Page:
Bringing a gift to a holiday party is never a simple task. So we spoke to the DMV’s lifestyle insiders on what to buy, where, and how get it in the hands of the host.
Think outside the box.
“You don’t want to be the 12th bottle of merlot at a holiday party,” says Candace Ourisman, who co-founded the DC-based gift concierge company Secretly Gifting. Consider what you might like to receive yourself. “Red Barn Mercantile has a treasure trove of fabulous gifts for the home,” says Ourisman of the Alexandria shop. “I love a good pairing, and would be so thrilled to receive their beautiful wood cheeseboard with The Wine & Cheese Pairing Swatchbook.”
Give from the heart.
“Thoughtfulness goes a long way,” says Lori Tran, co-founder of Leesburg-based interior design studio and specialty shop Wldwst. “A gift should speak to who your host is and should surprise and delight them.” It should also represent your relationship. If you and your host share the same small group of friends, for example, collaborate with them on the present; it’ll be cohesive and make the recipient feel cared for, adds Colleen West, who runs Wldwst with Tran. It also helps keep the cost down if you’re looking for something special but affordable—in fact, don’t think too much about the price tag. Something doesn’t have to be expensive to be chosen with care. “The type of occasion or formality level can also dictate what’s appropriate,” says Tran. “Someone hosting a backyard barbecue for the whole neighborhood is likely expecting you to bring a bowl of potato salad. But someone hosting an intimate dinner party would have the bandwidth to appreciate a well-chosen token of thanks.” Tran and West suggest a Na Nin reed diffuser or candle from their shop (their favorite scent: Fig Leag and Olive Branch), or a sleek bar of handmade goat’s-milk soap from the Naked Goat Soap Co.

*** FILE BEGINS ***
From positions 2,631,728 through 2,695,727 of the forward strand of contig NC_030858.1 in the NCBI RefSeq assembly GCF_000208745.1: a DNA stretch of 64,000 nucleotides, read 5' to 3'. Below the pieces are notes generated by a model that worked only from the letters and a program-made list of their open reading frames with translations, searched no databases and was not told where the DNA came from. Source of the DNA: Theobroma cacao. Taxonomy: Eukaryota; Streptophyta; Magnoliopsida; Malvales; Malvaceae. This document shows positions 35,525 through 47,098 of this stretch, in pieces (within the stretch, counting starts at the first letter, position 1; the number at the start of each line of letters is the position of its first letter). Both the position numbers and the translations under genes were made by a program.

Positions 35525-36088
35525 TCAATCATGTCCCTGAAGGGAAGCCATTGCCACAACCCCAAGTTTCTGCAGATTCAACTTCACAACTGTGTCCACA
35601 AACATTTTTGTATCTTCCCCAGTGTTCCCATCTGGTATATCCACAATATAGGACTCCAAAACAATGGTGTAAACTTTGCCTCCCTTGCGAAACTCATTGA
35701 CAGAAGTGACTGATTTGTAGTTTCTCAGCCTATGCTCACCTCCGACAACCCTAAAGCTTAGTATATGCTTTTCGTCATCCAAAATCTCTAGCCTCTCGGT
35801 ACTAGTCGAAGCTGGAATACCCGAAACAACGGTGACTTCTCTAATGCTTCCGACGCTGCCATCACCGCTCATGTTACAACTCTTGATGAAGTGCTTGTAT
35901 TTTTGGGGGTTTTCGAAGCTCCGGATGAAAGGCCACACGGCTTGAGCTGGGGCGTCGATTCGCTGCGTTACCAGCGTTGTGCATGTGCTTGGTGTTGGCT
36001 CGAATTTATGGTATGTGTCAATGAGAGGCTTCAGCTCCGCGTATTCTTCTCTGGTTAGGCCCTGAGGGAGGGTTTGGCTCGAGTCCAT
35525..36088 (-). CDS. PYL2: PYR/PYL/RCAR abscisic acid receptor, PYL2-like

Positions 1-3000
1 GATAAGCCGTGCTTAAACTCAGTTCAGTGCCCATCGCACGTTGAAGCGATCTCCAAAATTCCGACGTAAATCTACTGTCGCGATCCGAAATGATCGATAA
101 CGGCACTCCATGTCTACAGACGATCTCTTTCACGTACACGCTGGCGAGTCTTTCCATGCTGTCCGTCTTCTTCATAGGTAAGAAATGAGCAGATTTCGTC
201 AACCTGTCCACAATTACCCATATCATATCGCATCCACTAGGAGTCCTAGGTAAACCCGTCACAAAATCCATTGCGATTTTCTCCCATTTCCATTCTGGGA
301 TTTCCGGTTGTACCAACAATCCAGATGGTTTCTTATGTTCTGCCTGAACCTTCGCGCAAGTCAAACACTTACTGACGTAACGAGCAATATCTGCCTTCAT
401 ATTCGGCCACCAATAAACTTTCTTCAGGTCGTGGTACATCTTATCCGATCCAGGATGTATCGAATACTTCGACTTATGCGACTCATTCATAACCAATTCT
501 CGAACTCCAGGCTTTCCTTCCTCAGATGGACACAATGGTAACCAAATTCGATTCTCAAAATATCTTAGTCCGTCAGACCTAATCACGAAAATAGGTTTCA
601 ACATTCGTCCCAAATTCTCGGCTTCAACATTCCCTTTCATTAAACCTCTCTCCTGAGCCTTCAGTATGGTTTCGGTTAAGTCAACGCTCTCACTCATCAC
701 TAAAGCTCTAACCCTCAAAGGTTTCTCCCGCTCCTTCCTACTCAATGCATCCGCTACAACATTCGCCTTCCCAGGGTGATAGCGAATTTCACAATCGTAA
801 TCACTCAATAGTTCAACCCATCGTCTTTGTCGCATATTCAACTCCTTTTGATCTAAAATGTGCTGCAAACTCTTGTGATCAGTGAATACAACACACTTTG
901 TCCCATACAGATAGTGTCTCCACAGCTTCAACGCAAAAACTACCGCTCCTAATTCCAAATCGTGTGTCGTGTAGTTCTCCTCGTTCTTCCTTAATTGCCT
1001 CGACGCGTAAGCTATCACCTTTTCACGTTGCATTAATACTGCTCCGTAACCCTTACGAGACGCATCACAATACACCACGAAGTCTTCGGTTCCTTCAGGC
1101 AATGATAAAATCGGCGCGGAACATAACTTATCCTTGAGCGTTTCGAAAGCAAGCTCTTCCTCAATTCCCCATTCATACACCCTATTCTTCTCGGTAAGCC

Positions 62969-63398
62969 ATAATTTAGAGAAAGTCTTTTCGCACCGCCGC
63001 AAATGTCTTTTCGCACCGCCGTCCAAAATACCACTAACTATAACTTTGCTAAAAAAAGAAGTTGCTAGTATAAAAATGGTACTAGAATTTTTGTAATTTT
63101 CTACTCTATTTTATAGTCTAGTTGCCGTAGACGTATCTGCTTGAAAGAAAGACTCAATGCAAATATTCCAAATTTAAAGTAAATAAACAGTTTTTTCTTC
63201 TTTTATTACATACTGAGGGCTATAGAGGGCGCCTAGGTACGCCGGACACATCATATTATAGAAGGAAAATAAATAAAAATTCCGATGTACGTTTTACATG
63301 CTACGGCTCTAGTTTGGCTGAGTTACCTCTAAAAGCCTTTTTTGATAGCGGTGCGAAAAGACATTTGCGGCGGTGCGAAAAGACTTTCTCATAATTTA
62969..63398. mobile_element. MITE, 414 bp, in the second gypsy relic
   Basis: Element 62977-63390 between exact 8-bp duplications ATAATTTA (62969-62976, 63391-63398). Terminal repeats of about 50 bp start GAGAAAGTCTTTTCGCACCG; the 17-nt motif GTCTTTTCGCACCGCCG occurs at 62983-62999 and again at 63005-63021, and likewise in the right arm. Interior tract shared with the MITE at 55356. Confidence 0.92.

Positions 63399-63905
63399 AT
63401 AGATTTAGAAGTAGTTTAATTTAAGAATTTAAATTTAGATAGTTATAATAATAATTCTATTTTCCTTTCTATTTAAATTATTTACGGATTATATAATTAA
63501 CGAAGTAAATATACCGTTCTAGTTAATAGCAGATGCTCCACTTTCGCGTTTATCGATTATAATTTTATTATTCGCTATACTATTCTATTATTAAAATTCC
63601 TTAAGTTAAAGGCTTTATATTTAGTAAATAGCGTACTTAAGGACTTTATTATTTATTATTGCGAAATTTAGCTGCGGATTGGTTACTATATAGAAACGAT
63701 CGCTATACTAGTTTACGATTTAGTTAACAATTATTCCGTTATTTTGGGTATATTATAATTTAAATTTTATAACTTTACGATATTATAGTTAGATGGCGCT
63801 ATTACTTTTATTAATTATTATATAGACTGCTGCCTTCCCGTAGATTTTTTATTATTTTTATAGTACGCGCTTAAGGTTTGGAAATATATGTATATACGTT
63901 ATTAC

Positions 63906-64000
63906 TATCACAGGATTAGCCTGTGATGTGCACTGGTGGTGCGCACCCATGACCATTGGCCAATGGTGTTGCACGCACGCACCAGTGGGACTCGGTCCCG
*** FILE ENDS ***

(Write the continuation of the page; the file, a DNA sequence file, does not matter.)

Avoid presenting a problem.
Keep in mind that your host is likely to be busy, says Ourisman. “Don’t give something that needs to be addressed immediately, like a vase-less bouquet,” she says. “[There is] enough to juggle at that exact moment.” And don’t just place your present on a table or hand it to your host when you arrive: Ask where it should go. Better yet: “Ask a caterer or the partner of the host, who may have that information for you,” says Secretly Gifting’s Ashley Bronczek.
Don’t sweat showing up empty-handed.
“A host gift should be a nice surprise, not an expectation,” says Tran. Or, consider the follow-up, adds Bronczek: “A handwritten thank-you note or even a gift after the event is always a lovely gesture.”